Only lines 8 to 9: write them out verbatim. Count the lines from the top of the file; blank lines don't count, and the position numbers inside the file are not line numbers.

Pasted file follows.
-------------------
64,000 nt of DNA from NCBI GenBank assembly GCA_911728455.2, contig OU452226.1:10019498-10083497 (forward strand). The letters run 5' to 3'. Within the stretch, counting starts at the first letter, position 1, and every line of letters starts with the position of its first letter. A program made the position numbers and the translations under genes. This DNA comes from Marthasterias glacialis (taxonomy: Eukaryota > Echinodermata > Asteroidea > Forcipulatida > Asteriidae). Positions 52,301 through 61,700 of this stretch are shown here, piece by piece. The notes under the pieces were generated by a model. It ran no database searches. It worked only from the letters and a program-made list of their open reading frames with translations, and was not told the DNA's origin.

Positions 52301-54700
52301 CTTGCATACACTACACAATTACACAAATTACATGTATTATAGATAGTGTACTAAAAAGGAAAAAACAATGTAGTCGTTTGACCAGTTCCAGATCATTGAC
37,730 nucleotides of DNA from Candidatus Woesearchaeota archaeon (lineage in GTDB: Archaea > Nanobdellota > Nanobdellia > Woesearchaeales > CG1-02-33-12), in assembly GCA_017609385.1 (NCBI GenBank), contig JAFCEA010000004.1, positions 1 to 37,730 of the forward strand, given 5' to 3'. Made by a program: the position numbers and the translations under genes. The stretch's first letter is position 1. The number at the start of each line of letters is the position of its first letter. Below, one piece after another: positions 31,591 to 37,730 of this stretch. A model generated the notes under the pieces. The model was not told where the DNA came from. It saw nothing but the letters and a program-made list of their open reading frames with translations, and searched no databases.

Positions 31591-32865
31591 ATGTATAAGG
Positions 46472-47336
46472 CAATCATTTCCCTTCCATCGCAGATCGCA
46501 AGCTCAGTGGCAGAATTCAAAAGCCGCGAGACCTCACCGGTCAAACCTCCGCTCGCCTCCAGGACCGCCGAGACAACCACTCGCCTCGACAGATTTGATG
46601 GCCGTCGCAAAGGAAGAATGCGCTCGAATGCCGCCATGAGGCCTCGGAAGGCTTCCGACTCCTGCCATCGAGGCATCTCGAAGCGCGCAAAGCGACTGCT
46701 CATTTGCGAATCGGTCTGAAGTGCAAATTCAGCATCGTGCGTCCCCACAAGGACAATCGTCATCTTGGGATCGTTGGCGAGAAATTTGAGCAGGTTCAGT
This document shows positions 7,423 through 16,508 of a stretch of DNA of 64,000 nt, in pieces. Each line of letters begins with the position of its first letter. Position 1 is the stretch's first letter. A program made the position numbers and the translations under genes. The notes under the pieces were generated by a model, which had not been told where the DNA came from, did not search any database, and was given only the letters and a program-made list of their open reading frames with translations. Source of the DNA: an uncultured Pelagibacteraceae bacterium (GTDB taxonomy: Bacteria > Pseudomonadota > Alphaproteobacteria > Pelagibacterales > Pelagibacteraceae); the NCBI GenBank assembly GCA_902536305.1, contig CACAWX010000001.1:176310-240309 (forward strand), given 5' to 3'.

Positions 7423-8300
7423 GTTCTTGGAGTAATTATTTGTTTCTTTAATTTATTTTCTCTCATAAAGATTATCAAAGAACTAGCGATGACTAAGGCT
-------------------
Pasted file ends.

46472 CAATCATTTCCCTTCCATCGCAGATCGCA
46501 AGCTCAGTGGCAGAATTCAAAAGCCGCGAGACCTCACCGGTCAAACCTCCGCTCGCCTCCAGGACCGCCGAGACAACCACTCGCCTCGACAGATTTGATG